This book’s topic is in need of study: warfare formed the basis of early Roman wealth, aristocratic identity, and power, and war may reasonably be said to underlie most aspects of the period’s socioeconomic and political history. Armstrong’s central thesis is that, over the course of the sixth through fourth centuries B.C., Roman society transformed from a loose coalition of mobile warlords fighting for individual gain into a civic body protected by an army fighting for collective goals. The division between warlords and urban community emerged early and remains legible in Rome’s nascent state structures. As this suggests, the study’s aims are historical, and while military historians will find discussion of the tools and techniques of war, the intended audience is more broadly those scholars thinking about early Rome’s social and political history, and particularly the formation of the Roman state.
In the introductory chapter, Armstrong defines his focus on “behavior, and in particular behavior associated with warfare, in order to analyze early Roman society” (4). By “behavior,” he intends to emphasize those fundamental social aspects, which structured military interaction in the region, and he likewise raises the comparative concept of the warlord as “the leader of an armed group that uses military power and economic exploitation to maintain fiefdoms which are autonomous and independent from the state and society” (3 n. 6). This idea of mobile warlords operating outside of ancient and modern states is fundamental to the book. Still, the study takes a traditional approach and turns next to a lengthy review of the usual evidence: the annalist tradition and the archaeology of Latium (Ch. 1, 18-46).
The next chapters trace the chronological development of Roman warfare and sociopolitical institutions. Ch. 2 on “Rome in the sixth century” (47-73) in fact starts with Latium in the earlier Iron Age. A. M. Bietti Sestieri’s study of the necropolis at Osteria dell’Osa (The Iron Age Community of Osteria dell’Osa [Cambridge, 1992]) is crucial, as it is to most discussions of Archaic Latin society. While she interpreted burial differentiation in early eighth-century Latium as showing increased stratification within a single social system, possibly gentilicial leaders and subordinate clientes, or more and less successful gentes, Armstrong argues for two more separate groups: simpler burials represent the continuation of “egalitarian” proto-urban classes, while wealthier tombs belong to a new gentilicial elite of warlords with strong ties to similar elites in other settlements rather than to the local proto-urban community; mutatis mutandis eventually these groups developed into patricians and plebeians. He sees the earlier dichotomy expressed politically in Rome’s reges, often foreign and oriented externally to those of similar rank, while Rome’s urban community organized itself internally into curiae. He also sees an economic division with the urban community practicing settled agriculture, while the gentilicial warlords relied instead on pastoralism and mobile forms of wealth.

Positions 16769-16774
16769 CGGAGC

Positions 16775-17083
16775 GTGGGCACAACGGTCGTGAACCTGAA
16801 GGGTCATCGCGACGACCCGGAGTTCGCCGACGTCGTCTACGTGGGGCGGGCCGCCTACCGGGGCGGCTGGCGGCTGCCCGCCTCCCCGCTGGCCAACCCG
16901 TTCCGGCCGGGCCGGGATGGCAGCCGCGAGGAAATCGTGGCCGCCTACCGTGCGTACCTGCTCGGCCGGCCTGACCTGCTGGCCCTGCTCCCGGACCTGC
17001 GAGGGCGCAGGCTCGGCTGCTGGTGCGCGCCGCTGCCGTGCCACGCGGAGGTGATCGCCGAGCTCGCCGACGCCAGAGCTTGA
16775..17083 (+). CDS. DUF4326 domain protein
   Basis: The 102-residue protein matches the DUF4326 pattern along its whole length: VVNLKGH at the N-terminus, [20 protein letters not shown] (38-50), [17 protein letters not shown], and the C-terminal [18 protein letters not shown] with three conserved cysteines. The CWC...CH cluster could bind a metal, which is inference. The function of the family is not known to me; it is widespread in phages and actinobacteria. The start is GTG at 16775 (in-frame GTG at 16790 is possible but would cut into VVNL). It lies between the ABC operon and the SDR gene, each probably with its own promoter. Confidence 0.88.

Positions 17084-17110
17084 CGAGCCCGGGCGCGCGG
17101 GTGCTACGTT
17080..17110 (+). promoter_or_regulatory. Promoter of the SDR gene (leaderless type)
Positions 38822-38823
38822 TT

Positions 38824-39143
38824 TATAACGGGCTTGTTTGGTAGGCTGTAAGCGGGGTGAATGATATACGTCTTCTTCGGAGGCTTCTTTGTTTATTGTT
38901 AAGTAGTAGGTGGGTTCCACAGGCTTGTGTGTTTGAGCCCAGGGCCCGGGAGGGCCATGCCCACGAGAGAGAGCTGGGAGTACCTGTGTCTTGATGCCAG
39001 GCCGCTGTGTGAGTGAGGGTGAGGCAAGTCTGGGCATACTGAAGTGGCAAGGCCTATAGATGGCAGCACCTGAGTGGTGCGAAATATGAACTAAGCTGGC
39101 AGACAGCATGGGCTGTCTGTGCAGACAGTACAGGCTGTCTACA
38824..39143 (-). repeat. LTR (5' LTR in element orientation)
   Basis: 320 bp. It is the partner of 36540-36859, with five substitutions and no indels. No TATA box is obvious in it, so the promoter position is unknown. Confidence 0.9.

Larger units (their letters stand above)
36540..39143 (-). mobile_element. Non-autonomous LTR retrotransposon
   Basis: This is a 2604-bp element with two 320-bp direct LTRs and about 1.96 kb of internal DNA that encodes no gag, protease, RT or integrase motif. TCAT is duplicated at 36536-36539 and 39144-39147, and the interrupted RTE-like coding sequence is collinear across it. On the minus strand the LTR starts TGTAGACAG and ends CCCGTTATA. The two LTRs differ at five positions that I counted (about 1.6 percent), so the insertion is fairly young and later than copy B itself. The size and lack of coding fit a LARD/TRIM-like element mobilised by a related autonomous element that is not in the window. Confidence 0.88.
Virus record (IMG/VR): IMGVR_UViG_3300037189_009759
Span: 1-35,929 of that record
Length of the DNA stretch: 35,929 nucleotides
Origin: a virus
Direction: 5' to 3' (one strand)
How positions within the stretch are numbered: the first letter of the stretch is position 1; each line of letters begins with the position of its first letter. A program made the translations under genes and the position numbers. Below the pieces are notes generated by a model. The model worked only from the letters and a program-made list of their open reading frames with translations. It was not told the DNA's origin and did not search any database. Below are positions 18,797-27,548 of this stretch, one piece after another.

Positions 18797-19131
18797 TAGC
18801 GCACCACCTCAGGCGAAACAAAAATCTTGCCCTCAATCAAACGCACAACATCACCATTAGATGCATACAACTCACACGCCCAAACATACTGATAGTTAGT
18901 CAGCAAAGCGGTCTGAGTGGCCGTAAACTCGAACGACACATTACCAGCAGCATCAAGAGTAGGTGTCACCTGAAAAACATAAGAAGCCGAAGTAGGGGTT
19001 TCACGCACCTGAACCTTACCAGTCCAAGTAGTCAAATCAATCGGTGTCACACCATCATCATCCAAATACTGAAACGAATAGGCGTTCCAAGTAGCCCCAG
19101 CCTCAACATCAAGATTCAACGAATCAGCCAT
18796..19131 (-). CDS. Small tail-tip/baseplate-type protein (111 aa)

Ch. 3 on “Rome’s regal army (c. 570 – 509)” (74-128) detects a shift in Rome’s warrior class in the Servian reforms and other evidence from the sixth century. While the Servian constitution described a more community-based army than is otherwise detectable in the period, certain elements of its structure are retained in the context of continuing clan-based warfare. Armstrong stresses that, as the constitution was based on both wealth and tribal geography, and as it diminished the power of the curiae, it privileged wealthier warlord elites over the older urban community, while also suggesting such elites were settling in locations around Rome. Thus, the tradition on Servius’ constitution is held to reflect the accumulation of power by clan-leaders at Rome, as well as their attachment to Roman territory on a more permanent basis. Rejecting the precise details of the Servian constitution’ arms and armor prescriptions as anachronistic, Armstrong rightly dismisses Greek-style hoplite armies in Archaic Rome.